Yet, originally, in the early development of the Shuttle, an EVA capability was considered unnecessary and was not provided. ''The NASA perspective of a Shuttle was an airliner,'' said spacesuit engineer Jim McBarron, ''and the people inside it wouldn't need suits. It was through prompting and questioning that Aaron Cohen, who was then the Shuttle project manager, finally accepted a contingency capability for closing the payload bay doors - which was an issue they were faced with - to put an EVA capability on the Shuttle.''
The plan was for Lenoir, designated 'EV1' with red stripes on the legs of his suit for identification, and Allen ('EV2') to test the snow-white ensembles and practice techniques for a tricky repair of NASA's Solar Max satellite, planned for the spring of 1984. They had also trained to perform a manual opening and closure of Columbia's payload bay doors, in the event that a malfunction should make it impossible to complete this task automatically. Although the excursion was only intended to last a few hours, it would have occupied virtually the crew's entire day on 14 November.
Assisted by Overmyer, the men would have risen early and begun preparing their suits and the Shuttle's airlock at 7:00 am, before spending the next four hours 'pre-breathing' pure oxygen to wash nitrogen from their bloodstreams and thus avoid attacks of the 'bends'. Their next step would have been to lower the airlock's pressure from the normal 14.7 psi to just 5 psi to check the integrity of the suits. Finally, a little under 73 hours into the mission, the two men would have opened the outermost hatch of the airlock and entered Columbia's payload bay.
The airlock was a cylindrical structure about the size of a Volkswagen Beetle, situated at the rear of the middeck. Its inclusion within the pressurised cabin was done to preserve the maximum amount of volume in the payload bay, and consisted of two hatches, one for the astronauts to enter from the middeck and another through which they would go 'outside'. The volume inside the airlock was cramped: astronaut Rich Clifford, who would make a spacewalk in March 1996, has described hanging there in his bulky spacesuit with his colleague, barely able to even move his arms.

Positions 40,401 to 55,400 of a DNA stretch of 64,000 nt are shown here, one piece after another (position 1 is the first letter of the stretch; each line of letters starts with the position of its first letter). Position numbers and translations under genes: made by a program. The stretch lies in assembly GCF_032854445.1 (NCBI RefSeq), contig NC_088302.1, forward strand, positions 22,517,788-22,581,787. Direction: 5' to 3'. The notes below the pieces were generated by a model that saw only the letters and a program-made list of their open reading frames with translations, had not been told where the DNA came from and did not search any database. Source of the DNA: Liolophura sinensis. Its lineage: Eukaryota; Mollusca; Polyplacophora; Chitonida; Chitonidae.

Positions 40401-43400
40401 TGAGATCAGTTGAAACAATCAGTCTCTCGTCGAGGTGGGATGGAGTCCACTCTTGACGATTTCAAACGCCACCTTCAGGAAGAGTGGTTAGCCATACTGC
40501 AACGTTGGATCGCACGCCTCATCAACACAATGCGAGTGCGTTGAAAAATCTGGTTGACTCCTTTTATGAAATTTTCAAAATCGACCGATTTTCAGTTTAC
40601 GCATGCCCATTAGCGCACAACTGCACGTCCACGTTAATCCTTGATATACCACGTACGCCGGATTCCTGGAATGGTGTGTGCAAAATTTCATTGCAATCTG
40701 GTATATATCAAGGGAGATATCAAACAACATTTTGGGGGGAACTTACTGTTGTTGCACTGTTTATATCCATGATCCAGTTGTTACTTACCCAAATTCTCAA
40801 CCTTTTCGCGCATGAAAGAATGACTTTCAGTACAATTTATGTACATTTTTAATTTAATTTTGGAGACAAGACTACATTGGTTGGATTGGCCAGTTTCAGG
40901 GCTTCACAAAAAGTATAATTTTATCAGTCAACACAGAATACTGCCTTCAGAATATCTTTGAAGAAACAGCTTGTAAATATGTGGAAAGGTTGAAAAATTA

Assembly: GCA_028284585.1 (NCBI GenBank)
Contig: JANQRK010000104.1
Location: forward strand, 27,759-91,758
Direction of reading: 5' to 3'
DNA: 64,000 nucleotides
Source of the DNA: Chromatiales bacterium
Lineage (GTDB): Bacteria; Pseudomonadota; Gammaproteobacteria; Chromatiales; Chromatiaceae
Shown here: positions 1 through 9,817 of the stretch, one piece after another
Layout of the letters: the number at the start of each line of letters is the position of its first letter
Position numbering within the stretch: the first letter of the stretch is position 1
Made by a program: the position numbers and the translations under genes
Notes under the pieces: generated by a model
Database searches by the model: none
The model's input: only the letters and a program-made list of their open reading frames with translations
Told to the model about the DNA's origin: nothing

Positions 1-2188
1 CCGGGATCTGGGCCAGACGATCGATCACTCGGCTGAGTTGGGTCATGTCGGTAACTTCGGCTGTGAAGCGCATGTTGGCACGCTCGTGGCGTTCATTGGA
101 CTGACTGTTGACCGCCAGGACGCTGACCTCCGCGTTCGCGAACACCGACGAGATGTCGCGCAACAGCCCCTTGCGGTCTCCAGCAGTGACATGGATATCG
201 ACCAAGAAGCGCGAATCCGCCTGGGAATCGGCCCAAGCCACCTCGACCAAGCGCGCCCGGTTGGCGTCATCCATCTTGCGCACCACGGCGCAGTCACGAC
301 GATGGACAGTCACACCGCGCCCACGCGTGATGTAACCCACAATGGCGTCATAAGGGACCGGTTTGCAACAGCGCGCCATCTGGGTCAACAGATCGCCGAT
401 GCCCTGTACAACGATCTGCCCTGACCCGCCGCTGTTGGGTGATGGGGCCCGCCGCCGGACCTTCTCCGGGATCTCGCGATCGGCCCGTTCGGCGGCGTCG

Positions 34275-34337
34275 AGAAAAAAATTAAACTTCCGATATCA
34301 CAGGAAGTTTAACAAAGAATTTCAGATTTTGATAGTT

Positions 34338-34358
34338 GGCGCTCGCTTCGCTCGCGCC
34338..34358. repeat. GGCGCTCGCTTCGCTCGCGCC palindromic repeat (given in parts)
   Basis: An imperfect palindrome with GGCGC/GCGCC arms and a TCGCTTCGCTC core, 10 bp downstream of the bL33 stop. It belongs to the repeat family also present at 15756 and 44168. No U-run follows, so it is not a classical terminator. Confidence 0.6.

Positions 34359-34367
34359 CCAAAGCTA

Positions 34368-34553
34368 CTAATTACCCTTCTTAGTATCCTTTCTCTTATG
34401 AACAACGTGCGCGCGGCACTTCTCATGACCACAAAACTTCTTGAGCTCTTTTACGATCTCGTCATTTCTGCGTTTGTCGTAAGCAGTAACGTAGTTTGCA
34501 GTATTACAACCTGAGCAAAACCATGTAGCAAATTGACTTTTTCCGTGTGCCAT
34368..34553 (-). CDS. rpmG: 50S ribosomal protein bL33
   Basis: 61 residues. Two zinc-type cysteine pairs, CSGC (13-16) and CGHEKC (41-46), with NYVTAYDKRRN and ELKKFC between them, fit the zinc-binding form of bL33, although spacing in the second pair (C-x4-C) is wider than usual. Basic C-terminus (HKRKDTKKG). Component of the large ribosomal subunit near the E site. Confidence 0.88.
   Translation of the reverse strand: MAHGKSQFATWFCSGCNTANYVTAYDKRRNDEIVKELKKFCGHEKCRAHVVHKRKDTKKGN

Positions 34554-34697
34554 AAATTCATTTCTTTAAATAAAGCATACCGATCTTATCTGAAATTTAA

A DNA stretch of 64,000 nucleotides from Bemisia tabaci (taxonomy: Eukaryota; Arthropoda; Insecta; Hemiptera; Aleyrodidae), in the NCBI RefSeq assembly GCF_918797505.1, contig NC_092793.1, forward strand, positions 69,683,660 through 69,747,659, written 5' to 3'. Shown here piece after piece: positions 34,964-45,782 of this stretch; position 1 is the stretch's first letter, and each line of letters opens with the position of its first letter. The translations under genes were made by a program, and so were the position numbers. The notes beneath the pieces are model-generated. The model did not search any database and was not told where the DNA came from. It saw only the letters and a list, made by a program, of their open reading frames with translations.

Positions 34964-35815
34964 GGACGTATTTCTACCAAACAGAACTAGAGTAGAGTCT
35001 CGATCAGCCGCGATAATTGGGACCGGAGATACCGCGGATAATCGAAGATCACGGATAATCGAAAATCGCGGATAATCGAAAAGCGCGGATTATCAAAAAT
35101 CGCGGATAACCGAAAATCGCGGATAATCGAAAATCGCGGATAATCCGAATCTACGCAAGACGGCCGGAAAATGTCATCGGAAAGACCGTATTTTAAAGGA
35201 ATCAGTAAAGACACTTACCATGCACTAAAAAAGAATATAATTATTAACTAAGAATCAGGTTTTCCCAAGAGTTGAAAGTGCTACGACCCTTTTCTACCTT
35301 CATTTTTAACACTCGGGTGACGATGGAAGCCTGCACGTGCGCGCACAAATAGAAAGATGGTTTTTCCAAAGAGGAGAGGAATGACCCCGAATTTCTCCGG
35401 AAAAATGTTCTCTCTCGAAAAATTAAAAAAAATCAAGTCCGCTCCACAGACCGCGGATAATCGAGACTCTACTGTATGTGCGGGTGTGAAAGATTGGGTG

Depressurisation and repressurisation of the airlock was, and still is, in the surviving Shuttles, controllable from the flight deck or from within the airlock itself. Normally, two spacesuits are stored inside the airlock, although there is room for up to four if needed. In fact, many Shuttle missions thoughout the 1990s and into the present century have involved four spacewalkers, working in two alternating pairs, and in May 1992 the airlock successfully demonstrated its ability to support three fully suited astronauts at the same time.
Later modification to most of the Shuttle fleet, in anticipation of planned dockings with the Russian Mir space station and the International Space Station in the mid to late 1990s, would lead to the airlocks being removed from the cabin and mounted instead in the forward part of the payload bay. It was decided, however, that one vehicle still needed a 'full' payload bay capacity for especially large cargoes, and Columbia retained her internal airlock. This proved beneficial when she carried the enormous Chandra X-ray Observatory into orbit in July 1999, which almost filled the entire bay.
Ironically, had she returned safely from STS-107 on 1 February 2003, Columbia's next mission in November of the same year would have been her first trip to the International Space Station. One of the most notable modifications planned in her preparation for that mission would have been the removal, after nearly a quarter of a century, of the internal airlock and its replacement in the forward part of the payload bay. Sadly, as everyone now knows, Columbia would never visit a space station . . .
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